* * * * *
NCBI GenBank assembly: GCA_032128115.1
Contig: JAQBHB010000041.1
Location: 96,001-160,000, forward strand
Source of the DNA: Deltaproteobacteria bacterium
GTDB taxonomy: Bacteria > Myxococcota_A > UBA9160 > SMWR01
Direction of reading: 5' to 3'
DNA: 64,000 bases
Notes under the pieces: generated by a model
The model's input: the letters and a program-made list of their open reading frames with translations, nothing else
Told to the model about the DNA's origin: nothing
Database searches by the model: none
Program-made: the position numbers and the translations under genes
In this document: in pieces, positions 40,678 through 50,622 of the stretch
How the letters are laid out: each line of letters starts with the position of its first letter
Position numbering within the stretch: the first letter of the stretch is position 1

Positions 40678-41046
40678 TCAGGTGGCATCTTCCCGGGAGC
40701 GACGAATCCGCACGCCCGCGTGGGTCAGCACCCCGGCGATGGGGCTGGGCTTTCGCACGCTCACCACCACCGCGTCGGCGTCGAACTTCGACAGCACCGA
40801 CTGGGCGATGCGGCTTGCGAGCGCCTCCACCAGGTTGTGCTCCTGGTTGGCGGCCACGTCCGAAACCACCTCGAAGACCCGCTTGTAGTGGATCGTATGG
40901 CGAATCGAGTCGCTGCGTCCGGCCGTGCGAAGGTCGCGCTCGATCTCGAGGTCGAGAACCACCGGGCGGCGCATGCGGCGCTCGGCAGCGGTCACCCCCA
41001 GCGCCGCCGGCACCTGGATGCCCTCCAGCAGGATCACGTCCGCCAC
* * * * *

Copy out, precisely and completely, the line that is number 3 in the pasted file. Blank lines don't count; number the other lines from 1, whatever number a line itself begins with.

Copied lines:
Location: 96,001-160,000, forward strand